I guess it’s only poetic justice that we are the victim of my own PR ineptitude about making a bad story disappear.

UPDATE 9/10/10 1:15 PM: Thanks for the great comments, you are making me realize this is deeper than I thought.

Please read the link to the Streisand effect, in which Barbara inadvertently caused more publicity about herself in an attempt to stop publicity.

The analogy to the B*rn*ng the K*r*n story is very apt. All those critics and public officials who understandably piled on that nut in Florida with 50 followers gave him exactly what he wanted — lots of publicity for the cause of H*t*ng M*sl*ms. Newspaper stories pointed out today that nobody had ever heard of him and his stupid and hateful ideas until the critics started piling up. So the effect of lots of criticism  is to cause exactly what the critics were trying to prevent — a major backlash among Muslims worldwide as they hear about this one obscure idiot.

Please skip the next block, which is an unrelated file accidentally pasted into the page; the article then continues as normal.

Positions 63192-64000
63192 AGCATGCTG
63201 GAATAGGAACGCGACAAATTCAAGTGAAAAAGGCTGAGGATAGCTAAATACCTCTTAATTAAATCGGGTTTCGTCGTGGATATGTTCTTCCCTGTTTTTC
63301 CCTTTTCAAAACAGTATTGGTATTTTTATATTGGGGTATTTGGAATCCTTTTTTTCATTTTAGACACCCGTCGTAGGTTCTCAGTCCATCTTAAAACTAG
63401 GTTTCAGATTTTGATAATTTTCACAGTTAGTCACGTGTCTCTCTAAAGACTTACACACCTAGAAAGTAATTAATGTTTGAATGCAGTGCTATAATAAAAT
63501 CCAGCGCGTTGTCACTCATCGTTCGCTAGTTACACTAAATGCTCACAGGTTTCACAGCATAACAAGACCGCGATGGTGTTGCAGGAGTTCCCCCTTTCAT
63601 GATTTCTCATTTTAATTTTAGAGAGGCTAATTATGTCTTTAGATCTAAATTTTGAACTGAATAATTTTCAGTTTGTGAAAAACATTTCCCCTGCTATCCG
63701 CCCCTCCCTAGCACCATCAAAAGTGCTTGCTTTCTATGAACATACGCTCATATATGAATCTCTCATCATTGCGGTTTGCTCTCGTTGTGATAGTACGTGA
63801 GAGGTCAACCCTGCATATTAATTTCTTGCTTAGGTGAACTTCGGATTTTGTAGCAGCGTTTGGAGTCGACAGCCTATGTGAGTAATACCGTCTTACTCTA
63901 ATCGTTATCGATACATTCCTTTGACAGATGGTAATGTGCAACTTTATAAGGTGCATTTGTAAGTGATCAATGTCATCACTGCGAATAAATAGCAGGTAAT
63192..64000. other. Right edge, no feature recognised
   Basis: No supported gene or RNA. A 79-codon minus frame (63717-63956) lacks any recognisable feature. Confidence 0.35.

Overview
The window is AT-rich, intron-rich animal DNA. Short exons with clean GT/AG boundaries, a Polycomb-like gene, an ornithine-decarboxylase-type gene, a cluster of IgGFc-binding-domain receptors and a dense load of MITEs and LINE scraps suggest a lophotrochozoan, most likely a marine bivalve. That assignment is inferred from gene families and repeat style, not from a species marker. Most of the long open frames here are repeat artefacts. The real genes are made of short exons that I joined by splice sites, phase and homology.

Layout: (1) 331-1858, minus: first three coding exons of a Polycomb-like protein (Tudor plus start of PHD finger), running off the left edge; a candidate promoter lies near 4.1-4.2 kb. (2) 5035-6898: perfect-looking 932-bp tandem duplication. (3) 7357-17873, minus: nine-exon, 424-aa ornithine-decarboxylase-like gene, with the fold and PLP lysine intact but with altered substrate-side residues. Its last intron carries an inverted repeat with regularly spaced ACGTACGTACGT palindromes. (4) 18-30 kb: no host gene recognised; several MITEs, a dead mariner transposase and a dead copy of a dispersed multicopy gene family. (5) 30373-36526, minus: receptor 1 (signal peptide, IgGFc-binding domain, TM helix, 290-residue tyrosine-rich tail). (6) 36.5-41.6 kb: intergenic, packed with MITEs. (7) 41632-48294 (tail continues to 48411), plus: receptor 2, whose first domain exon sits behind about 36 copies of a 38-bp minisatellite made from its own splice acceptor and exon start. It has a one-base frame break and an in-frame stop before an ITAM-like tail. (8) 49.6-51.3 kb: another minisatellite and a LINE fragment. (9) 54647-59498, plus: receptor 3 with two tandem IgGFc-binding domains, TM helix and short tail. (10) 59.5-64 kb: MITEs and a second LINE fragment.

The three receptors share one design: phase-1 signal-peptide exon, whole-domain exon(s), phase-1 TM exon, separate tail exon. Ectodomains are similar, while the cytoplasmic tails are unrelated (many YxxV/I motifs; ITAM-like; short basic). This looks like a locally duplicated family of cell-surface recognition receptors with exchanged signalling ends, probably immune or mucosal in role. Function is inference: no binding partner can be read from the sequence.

Two reactions: (1) what a great example of the law of unintended consequences! (2) what a moral and pragmatic dilemma! do you denounce a bigot if your denunciation is going to increase the effect of his bigotry?

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  1. MattW wrote:

    You’re pretty awesome, Professor Easterly. The infamous post, the unintended consequences, and how you seem to take it all in good humor.

    Did you ever think you’d be disguising key words on your blog so that they don’t get picked up by the sensors?

    Posted September 10, 2010 at 1:50 am | Permalink
  2. jmdesp wrote:

    You know I think the main thing that I find annoying with that post is that you don’t even deliver the real thing, actual African charity porn. So let’s correct that, here’s the things :